A remotely operated X-ray set-up that promises diagnoses of infectious respiratory diseases for millions in developing countries may also provide data for the discoverers and developers of drugs to cure such diseases. The device is called Remi-d, and it's the product of efforts by the not-for-profit World Health Imaging, Telemedicine and Informatics Alliance (WHITIA); Merge Healthcare, a radiology workflow solutions provider; and Spanish manufacturer SEDECAL.
The goal is to deploy Remi-d worldwide, says Ivy Walker, CEO at WHITIA, providing the means for health screenings for those who may otherwise have no timely diagnosis. The system is still being tweaked, but was demonstrated at the Radiological Society of North America show last week. Field testing will follow, and the system will then be submitted for regulatory approval.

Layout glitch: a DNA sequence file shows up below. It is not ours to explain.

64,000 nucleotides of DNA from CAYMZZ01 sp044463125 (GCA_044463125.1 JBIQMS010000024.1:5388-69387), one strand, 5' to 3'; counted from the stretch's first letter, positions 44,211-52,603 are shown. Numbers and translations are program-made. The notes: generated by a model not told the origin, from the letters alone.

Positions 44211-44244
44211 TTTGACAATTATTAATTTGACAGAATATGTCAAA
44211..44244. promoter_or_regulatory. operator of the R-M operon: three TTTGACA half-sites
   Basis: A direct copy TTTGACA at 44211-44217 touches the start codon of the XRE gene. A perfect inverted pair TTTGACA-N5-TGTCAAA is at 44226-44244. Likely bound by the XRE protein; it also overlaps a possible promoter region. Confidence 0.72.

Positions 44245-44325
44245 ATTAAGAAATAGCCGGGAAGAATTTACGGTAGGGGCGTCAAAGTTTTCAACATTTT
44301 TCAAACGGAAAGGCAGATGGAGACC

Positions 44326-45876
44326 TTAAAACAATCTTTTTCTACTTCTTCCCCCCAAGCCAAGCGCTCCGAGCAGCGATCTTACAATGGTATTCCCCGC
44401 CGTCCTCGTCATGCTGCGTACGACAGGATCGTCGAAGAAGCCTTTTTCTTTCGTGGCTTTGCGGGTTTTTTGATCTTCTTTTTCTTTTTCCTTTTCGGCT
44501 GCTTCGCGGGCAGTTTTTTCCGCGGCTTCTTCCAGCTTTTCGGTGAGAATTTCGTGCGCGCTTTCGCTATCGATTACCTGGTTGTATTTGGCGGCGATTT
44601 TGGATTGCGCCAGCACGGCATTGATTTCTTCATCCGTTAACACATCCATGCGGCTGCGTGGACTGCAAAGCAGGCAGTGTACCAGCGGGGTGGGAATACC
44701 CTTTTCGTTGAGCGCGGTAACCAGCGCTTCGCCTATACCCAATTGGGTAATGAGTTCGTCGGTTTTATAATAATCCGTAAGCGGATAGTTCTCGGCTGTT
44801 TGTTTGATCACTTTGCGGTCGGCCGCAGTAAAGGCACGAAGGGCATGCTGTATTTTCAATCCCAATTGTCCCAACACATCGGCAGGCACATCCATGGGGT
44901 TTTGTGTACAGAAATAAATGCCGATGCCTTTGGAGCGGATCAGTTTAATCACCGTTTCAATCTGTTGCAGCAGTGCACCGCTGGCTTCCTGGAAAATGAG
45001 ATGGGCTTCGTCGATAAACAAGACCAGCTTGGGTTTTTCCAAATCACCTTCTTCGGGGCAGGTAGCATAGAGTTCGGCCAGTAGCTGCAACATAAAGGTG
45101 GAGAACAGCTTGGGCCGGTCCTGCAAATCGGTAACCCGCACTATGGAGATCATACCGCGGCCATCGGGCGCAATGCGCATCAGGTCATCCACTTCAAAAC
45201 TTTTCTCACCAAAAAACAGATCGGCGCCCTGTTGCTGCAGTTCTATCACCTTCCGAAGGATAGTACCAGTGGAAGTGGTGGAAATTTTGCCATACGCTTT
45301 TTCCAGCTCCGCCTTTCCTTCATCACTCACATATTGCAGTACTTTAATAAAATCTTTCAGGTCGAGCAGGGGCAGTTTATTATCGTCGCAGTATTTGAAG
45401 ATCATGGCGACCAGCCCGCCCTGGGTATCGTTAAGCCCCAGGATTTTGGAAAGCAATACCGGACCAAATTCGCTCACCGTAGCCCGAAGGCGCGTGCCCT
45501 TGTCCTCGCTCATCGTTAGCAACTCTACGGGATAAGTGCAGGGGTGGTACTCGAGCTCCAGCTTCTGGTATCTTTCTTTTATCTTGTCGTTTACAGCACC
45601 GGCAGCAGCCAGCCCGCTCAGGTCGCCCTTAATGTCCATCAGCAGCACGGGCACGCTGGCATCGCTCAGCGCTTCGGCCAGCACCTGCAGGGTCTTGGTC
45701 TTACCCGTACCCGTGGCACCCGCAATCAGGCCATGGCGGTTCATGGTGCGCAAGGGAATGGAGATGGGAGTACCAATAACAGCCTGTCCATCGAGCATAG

The data collected by Remi-d, often from areas where radiologists and technologists are scarce, may also help provide early warnings of disease outbreak. "Beyond just the remote imaging in developing countries, we'll see conditions and variations not seen in the developed world," says Walker, in an interview. "Especially with tuberculosis--there are more drug-resistant strains emerging. We see where it's popping up."
Although at this early stage of development no programs yet exist for making Remi-d data available for drug discovery, they are "absolutely" on the WHITIA agenda, Walker says. "We're working on a protocol to collect information. There's currently little consistency across diagnoses of tuberculosis; little sharing of data. Hope to share with public health authorities and the World Health Organization. We would provide the platform technology to do that."
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